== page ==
The Homerian concept of patriarchy works on different levels and can first be understood as a system of identification, whereby the importance of lineage is underscored but which often also takes the form of a reminder of what is expected of the person thus addressed…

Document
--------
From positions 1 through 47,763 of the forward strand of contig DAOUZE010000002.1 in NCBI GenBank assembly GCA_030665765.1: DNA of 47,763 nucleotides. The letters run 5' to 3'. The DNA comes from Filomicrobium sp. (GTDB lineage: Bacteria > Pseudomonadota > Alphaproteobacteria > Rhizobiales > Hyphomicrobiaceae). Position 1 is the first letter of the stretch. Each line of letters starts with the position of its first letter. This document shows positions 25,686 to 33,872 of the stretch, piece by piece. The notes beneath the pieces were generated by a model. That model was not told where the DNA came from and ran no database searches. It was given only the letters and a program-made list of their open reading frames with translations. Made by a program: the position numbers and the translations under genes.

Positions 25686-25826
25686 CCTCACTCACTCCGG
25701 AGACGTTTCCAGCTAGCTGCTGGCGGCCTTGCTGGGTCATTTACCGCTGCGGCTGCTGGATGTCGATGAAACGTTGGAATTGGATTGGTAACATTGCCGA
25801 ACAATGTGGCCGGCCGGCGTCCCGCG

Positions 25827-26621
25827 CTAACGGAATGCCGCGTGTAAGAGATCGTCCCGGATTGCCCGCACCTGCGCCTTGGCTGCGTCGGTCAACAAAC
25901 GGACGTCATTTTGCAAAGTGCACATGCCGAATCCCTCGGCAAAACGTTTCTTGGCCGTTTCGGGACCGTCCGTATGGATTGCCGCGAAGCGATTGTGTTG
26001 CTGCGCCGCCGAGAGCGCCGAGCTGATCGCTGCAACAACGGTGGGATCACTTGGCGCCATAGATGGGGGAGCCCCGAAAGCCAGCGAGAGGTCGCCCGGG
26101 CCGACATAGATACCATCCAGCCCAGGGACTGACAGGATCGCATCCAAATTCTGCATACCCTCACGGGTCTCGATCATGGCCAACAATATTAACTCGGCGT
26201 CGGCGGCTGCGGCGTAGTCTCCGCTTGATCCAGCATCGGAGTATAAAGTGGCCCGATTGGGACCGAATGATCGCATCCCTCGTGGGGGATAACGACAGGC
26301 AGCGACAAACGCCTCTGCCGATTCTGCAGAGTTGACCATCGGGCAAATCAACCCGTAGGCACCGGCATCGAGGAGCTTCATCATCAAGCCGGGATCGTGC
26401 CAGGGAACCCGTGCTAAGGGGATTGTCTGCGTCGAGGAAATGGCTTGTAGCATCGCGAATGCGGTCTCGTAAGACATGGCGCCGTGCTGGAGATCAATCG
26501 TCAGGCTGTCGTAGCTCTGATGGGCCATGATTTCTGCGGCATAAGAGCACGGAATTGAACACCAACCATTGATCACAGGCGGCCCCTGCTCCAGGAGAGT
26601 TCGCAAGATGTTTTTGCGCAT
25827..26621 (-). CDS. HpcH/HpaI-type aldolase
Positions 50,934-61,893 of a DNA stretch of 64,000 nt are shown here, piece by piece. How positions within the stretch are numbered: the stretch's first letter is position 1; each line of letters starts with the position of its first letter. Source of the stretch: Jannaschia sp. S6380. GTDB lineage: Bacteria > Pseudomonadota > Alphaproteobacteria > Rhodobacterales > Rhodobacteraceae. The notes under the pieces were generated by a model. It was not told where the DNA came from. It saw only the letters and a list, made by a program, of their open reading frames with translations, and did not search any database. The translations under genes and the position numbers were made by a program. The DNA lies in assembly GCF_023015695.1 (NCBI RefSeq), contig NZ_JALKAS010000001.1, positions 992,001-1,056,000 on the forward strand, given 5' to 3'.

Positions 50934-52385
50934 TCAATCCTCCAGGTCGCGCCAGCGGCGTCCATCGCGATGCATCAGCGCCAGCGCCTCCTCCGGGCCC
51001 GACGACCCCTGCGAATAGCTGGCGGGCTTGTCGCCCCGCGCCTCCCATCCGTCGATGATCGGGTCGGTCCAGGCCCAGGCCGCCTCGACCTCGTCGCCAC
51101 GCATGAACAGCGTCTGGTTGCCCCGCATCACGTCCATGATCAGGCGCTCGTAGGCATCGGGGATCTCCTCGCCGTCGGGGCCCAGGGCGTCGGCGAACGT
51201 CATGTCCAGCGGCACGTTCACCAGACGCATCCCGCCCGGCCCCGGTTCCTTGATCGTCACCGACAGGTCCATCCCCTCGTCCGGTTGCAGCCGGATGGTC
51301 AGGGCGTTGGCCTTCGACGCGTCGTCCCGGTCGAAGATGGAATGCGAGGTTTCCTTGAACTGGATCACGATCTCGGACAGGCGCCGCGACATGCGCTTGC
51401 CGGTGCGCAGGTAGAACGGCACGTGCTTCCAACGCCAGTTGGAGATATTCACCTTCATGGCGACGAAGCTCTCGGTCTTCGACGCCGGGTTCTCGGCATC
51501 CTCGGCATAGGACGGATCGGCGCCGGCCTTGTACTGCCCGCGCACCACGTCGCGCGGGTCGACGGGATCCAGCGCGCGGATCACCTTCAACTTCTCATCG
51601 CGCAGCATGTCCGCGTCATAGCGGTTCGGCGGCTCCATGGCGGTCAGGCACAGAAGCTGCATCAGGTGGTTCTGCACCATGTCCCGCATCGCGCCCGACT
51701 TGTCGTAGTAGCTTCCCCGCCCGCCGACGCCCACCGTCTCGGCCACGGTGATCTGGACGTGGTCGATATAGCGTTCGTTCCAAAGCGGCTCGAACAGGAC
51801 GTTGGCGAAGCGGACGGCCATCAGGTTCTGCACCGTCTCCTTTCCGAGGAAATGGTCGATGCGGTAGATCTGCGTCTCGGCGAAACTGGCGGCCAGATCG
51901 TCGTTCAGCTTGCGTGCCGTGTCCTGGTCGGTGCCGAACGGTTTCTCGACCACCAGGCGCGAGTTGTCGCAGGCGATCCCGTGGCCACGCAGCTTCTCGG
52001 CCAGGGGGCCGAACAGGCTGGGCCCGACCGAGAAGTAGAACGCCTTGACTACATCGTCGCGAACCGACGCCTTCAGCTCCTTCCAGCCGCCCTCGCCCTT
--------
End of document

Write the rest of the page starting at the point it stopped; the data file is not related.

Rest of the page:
On a different level, patriarchy represents different configurations of male interaction, within a society that is male-centered and based on power relationships. It may relate to father-son but it may also be an ‘older-younger man’ connection. Homer clearly sees the rule of the father as a desirable situation, but this dominance is not always benign, as evidenced even among the Gods in the relationship between Zeus and Hephaestus (I. 571 pp). Within the Iliad, all men are subject to the laws patriarchy, with the kings enjoying father-son relationships with Gods. Thus ‘Zeus is hard: who before this time promised me and consented…’ that Agamemnon might sack Ilion. Now he is punished ‘in dishonor having lost so many people’ (IX. 19pp). Like a father, Zeus offers or withholds approval. Here we have the example of the stern, exacting father but when Priam morns Hector, whose body is dragged around the grave of Patroklos every day by Achilles, Zeus mediates between Hera and Apollo to bring help to Priam (XXIV, 64pp). So, kings may be sons of the Gods but there are also times when they may need to bow to humans in supplication, as Priam does, when he clutches the knees of Achilles in great distress, like a son might do (XXIV, 476 pp). And this is not the only time, when Achilles acts like a father. ...
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